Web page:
Landau invited a close friend from California, Scott Thorberg, to kick things off in style with live music throughout the night. Thorberg also created art for the space that will be on display at the open house.

Once Evo3 is open for business, memberships begin at $215 per month for a private seat. The seat comes with a slew of amenities, including charging stations, two lounge areas, an attached kitchen, on-site ski storage and, of course, the lifeblood of any entrepreneur: high-speed wireless Internet. The space also has options for reserved desks, private offices and onetime meetings in the large conference room with views of the peaks overlooking Lake Dillon.

The space is already attracting curious start-ups looking for a comfy, welcoming place to get their ideas off the ground. Roughly 15 locals have already signed up for memberships, including four of the six private office suites, and Landau expects another five or so in the next week. There’s no cap on the number of memberships, and the founder has already seen interest from Denver residents ready to make the move to Summit County.

“We’ve had a lot of folks from the Front Range reach out to us,” Landau says. “We’ve found they come up for the weekend, ski, hear about our place and realize, ‘Hey, we can live and work here.’”

Evo 3 Workspace in Frisco taps into the co-working world

Uncategorized

(Original article 2/3/15) http://www.summitdaily.com/news/14912482-113/evo-3-workspace-in-frisco-taps-into-the-co-working-world

There’s a new breed of tech-minded entrepreneur in Summit County and Aaron Landau is building them a home.

As founder of Evo 3 Workspace, an alternative office space in the spirit of Denver hotspots like Galvanize and Industry, Landau has spent the past five months toiling inside the 4,000-square-foot space on the corner of Seventh and Main Street. The main entryway, where a tiered wooden kiosk will replace a live assistant, is still blanketed in sawdust and surrounded by sheets of plywood. It won’t be ready for another month or so — organizers are still waiting on final items like furniture and town licenses — yet the space is coming together, slowly but surely, and the founder is nearly giddy with excitement.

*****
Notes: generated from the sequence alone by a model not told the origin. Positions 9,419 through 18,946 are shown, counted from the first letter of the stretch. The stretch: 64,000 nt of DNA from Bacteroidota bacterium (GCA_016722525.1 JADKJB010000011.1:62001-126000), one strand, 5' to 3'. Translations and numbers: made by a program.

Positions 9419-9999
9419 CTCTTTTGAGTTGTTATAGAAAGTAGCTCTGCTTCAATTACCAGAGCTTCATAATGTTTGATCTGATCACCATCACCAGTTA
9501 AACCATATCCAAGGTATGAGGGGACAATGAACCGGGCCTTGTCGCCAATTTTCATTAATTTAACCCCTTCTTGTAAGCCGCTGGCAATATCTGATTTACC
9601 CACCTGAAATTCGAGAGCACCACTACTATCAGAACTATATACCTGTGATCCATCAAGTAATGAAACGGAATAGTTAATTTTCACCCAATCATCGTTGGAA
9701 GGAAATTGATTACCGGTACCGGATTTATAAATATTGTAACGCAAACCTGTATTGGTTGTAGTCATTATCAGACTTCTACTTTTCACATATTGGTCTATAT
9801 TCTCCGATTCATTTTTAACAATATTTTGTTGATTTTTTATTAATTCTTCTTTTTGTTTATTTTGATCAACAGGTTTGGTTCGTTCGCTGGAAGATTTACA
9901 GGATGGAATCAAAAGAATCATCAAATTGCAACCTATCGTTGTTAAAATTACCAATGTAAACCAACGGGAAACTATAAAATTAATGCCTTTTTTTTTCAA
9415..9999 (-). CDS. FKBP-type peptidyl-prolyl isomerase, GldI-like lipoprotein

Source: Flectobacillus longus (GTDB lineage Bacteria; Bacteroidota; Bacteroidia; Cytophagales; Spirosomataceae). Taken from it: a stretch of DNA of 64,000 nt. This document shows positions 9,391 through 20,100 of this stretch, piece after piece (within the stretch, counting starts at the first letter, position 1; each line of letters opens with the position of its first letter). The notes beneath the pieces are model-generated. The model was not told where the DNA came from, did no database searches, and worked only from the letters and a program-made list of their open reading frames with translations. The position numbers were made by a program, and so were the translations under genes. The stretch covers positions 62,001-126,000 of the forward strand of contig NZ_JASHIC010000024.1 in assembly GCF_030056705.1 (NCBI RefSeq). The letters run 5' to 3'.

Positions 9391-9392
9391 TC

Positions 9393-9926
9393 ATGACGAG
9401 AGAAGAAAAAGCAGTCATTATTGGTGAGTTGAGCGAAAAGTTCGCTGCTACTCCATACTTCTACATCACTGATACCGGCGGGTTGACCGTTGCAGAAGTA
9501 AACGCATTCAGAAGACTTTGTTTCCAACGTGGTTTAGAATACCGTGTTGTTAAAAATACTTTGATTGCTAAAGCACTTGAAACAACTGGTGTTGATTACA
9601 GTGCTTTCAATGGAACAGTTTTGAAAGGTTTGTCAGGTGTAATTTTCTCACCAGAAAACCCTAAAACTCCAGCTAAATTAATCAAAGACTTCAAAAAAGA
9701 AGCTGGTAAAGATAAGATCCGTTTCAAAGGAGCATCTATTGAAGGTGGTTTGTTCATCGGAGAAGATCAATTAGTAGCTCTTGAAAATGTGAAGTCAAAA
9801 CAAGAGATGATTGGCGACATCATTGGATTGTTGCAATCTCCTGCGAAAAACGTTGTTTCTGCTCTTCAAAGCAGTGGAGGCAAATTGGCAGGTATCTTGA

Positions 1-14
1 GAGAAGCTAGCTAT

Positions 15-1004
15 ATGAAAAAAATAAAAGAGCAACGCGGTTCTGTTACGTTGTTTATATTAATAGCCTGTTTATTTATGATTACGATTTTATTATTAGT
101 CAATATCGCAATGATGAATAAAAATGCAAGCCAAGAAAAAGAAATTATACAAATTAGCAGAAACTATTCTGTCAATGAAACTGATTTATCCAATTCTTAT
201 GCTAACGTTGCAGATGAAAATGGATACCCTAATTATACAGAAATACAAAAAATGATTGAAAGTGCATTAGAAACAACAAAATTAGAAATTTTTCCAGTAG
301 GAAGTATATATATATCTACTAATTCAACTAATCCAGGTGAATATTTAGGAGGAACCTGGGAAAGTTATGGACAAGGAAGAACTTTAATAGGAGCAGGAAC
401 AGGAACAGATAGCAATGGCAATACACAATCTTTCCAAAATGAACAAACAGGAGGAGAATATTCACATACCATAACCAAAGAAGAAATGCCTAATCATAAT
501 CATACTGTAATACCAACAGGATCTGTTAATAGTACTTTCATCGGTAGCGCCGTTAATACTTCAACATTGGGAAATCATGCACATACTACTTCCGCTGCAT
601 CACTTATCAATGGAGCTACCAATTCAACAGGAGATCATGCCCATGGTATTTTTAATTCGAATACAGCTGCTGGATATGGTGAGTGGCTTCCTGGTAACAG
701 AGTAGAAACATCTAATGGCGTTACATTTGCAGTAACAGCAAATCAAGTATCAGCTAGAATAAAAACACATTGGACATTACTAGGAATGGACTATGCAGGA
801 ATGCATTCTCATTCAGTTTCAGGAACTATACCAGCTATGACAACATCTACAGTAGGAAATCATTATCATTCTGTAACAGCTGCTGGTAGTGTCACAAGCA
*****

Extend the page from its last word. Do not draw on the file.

“Literally, every morning I get out of bed, I’m so excited to go in because I have no idea what that day will bring,” says Landau, a former medical device sales representative who’s now tied to the Colorado tech and startup community. “I know it sounds cliché, but that’s something that really drives entrepreneurs.”

Take the Evo 3 construction: Since purchasing the space in late August, Landau has been a combination business founder, general contractor and project manager. He has no background in any of those fields, but he wanted to oversee the entire project, from drawing a floor plan with office suites and meeting rooms to personally drilling lighting fixtures. It was yet another hands-on learning experience for a self-proclaimed “corporate refugee” — a new breed of business junkies who are disillusioned with the cookie-cutter mentality of most corporations. It starts with the Evo 3 name: “Evo” for evolution, “3” for the third industry to thrive in Frisco after mining and tourism.

Evo 3 is Landau’s baby, and like all entrepreneurs — or at least the successful ones — he’s willing to try anything and everything to make it stand out from the rest, including his co-working neighbors down the block at Elevate CoSpace, the first alternative office space to open in Summit County.

“For someone like me, I absolutely love learning,” Landau says. “I decided I wanted to be my own general contractor, my own project manager, and that’s allowed me to learn the process and adapt. I can make changes and pivot on the fly.”

Landau shares that mentality with the untapped community of alpine entrepreneurs he hopes will flock to Evo 3. He believes there’s a healthy corps of young, hungry, talented programmers and developers who want to work where they live and play, not several hours away in a cramped, inner-city office. And he wants to give them a space to call their own.